Degree Name

Doctor of Philosophy


Institute for Superconducting and Electronic Materials


The continuous consumption of fossil fuel has raised the concerns over the depletion of fossil fuel and global warming. In light of this, renewable energy resources, such as wind and solar, have been developed and become the fastest-growing sources for power generation. Rechargeable batteries is crucial to mitigate the intermittent nature of solar and wind energy to achieve sustainability for the society. A suitable battery technology for the large scale energy storage application should be of high energy density and low cost. The limited and uneven distribution of lithium resource in the earth crust restricts the widely use of the state-of-the-art lithium ion batteries (LIBs) in large scale energy storage application. Sodium ion batteries (SIBs) and potassium ion batteries (PIBs) have attracted tremendous attention as promising alternatives to LIBs, thanks to the abundance of sodium and potassium in earth crust. In addition, the SIBs and PIBs production cost can be further reduced by using aluminium foil as current collector instead of copper foil in LIBs as the aluminium is proved to be stable to sodium/potassium even at low voltage range.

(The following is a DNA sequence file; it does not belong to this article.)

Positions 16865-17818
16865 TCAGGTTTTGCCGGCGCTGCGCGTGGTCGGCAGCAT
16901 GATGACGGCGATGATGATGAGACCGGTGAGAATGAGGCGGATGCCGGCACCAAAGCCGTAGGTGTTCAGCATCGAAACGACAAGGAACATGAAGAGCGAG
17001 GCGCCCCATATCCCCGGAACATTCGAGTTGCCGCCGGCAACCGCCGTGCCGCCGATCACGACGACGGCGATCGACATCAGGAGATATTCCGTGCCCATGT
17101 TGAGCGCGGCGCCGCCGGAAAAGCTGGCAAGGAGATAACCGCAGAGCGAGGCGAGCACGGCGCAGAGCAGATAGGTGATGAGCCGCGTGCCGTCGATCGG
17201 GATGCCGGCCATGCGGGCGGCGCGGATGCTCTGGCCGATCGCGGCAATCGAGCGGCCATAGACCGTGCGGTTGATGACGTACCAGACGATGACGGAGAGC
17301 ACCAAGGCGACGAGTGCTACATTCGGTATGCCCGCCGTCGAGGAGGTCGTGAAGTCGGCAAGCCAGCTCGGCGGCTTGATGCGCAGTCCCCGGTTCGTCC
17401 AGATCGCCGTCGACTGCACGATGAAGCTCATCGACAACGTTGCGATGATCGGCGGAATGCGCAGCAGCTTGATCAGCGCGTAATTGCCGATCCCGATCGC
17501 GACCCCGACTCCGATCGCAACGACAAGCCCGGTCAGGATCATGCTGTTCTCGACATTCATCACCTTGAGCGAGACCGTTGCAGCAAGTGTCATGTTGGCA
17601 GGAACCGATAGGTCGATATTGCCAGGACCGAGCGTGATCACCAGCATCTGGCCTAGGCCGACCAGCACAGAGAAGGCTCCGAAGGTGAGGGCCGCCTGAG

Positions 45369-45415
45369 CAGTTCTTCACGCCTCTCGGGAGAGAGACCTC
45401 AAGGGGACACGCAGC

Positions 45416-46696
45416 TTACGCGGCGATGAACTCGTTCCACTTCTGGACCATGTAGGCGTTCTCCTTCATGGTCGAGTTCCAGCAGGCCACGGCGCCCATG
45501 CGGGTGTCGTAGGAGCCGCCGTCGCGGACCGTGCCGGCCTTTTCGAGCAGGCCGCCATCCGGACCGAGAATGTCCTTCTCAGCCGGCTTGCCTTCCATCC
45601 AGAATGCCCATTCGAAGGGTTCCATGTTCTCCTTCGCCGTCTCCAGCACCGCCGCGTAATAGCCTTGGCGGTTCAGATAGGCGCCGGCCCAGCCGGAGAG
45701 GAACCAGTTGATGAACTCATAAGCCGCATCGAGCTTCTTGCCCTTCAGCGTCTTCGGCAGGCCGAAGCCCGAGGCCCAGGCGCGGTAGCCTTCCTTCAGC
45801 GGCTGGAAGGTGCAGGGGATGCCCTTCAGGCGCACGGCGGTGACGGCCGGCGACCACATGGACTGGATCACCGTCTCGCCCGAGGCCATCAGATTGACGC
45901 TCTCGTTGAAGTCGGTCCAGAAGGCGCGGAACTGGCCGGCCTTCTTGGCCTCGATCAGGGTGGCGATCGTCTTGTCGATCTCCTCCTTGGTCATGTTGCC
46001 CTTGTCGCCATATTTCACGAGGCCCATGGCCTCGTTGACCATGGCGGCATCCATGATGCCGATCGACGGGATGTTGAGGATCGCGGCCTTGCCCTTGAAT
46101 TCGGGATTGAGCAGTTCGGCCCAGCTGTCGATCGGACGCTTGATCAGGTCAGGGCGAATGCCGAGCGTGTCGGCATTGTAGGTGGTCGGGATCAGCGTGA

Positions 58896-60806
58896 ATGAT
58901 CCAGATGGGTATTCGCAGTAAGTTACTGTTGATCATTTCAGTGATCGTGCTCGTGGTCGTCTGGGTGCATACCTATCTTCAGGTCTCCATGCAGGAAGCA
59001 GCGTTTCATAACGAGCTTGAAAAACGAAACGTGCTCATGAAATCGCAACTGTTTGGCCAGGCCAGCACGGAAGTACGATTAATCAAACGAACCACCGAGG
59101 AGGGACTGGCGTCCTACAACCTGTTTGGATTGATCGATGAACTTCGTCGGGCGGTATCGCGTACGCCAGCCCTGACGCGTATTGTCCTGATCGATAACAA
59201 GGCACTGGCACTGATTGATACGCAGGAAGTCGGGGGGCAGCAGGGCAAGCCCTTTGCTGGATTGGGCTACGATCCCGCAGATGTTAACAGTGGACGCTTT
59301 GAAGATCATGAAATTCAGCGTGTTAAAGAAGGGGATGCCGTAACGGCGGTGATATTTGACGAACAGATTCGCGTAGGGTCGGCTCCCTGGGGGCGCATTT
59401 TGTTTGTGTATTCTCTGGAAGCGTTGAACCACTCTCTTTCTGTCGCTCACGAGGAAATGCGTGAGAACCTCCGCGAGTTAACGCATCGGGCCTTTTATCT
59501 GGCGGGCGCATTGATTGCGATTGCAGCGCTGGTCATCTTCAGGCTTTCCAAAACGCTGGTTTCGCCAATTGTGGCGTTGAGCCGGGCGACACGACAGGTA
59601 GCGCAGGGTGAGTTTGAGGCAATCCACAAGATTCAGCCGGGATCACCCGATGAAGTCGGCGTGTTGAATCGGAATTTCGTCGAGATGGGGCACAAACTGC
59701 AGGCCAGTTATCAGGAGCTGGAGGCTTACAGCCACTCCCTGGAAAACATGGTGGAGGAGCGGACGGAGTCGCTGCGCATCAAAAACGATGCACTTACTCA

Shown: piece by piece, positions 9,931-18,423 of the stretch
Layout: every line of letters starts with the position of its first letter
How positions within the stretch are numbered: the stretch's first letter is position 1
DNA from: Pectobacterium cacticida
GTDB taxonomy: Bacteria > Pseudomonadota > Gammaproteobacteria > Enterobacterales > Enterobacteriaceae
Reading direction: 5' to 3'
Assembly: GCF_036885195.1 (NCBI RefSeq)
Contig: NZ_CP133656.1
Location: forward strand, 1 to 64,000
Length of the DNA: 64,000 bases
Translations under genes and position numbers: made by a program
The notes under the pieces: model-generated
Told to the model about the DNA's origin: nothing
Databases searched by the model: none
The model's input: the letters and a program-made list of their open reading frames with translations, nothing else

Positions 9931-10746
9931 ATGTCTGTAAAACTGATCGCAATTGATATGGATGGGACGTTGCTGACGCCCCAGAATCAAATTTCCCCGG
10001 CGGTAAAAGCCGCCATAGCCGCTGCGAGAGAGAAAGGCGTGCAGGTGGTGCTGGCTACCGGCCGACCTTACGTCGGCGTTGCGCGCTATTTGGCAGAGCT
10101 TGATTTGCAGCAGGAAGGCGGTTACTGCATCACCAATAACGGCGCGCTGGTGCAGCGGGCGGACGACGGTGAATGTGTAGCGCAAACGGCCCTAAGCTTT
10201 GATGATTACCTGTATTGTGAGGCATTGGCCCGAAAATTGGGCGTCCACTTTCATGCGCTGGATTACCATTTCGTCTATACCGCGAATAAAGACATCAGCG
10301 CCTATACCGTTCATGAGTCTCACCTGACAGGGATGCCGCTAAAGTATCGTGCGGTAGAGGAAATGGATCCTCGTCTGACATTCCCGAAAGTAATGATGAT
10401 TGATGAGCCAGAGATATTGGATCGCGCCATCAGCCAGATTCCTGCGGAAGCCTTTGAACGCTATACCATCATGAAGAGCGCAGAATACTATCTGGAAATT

The large sodium/potassium ion radius results in sluggish kinetics during electrochemical processes which make some successful LIBs anode materials unworkable for SIBs and PIBs. Although tremendous efforts have been devoted to the development of anode materials, there is still a long way to go to achieve feasible anode materials for SIBs and PIBs commercialization. Among the various proposed anode materials, including carbonaceous materials, alloy materials and metal sulphides. Metal phosphide is one of the most appealing anode materials for both SIBs and PIBs, because of its high theoretical capacity and suitable working voltage window. Nevertheless, metal phosphide undergoes large volume expansion during the cycling, leading to pulverization of the electrode materials and fast capacity fading during long-term cycling.

This thesis is unavailable until Friday, January 20, 2023



Unless otherwise indicated, the views expressed in this thesis are those of the author and do not necessarily represent the views of the University of Wollongong.